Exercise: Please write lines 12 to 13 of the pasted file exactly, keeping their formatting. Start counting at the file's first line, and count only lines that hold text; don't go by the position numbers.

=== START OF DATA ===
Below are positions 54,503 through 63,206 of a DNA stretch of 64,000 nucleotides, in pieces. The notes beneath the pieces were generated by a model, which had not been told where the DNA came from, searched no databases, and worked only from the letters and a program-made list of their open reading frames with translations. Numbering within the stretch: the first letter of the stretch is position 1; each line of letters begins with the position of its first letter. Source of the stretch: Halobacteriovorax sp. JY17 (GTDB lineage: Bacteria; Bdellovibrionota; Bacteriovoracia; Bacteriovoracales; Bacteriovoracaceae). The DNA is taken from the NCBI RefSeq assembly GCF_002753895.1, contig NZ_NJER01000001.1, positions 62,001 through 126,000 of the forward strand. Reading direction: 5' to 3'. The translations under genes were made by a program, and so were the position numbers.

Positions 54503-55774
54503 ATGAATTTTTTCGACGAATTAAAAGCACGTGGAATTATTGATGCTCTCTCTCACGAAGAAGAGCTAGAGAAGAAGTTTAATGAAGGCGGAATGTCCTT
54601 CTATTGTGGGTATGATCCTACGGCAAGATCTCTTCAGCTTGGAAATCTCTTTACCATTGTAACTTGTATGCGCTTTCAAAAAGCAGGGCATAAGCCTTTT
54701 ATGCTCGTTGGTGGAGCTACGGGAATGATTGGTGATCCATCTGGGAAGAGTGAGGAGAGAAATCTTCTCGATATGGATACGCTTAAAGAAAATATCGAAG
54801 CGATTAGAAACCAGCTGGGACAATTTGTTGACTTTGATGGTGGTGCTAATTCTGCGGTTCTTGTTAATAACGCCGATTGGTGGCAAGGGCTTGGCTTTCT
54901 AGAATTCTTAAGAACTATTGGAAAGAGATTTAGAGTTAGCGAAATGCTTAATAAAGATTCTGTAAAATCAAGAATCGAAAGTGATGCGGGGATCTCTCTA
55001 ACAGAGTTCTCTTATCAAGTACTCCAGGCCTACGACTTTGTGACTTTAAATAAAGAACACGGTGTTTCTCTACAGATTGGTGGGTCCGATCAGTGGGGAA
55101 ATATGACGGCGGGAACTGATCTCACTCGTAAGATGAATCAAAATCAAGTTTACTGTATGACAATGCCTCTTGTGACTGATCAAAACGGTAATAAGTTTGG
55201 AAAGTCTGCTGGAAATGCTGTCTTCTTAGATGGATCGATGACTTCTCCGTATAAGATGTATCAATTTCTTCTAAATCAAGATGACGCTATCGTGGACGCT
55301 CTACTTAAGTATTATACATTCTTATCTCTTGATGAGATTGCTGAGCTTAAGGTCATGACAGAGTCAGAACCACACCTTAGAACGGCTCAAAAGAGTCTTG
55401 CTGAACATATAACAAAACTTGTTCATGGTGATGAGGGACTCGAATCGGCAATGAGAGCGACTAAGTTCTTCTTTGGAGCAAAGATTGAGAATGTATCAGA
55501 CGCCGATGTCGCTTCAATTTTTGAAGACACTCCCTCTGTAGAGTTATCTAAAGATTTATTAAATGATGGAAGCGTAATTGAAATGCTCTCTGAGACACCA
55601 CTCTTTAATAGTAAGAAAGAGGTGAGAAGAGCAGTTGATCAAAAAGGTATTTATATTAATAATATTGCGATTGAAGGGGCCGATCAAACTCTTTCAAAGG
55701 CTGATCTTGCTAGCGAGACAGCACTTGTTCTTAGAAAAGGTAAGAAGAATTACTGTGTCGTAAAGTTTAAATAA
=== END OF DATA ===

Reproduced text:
55401 CTGAACATATAACAAAACTTGTTCATGGTGATGAGGGACTCGAATCGGCAATGAGAGCGACTAAGTTCTTCTTTGGAGCAAAGATTGAGAATGTATCAGA
55501 CGCCGATGTCGCTTCAATTTTTGAAGACACTCCCTCTGTAGAGTTATCTAAAGATTTATTAAATGATGGAAGCGTAATTGAAATGCTCTCTGAGACACCA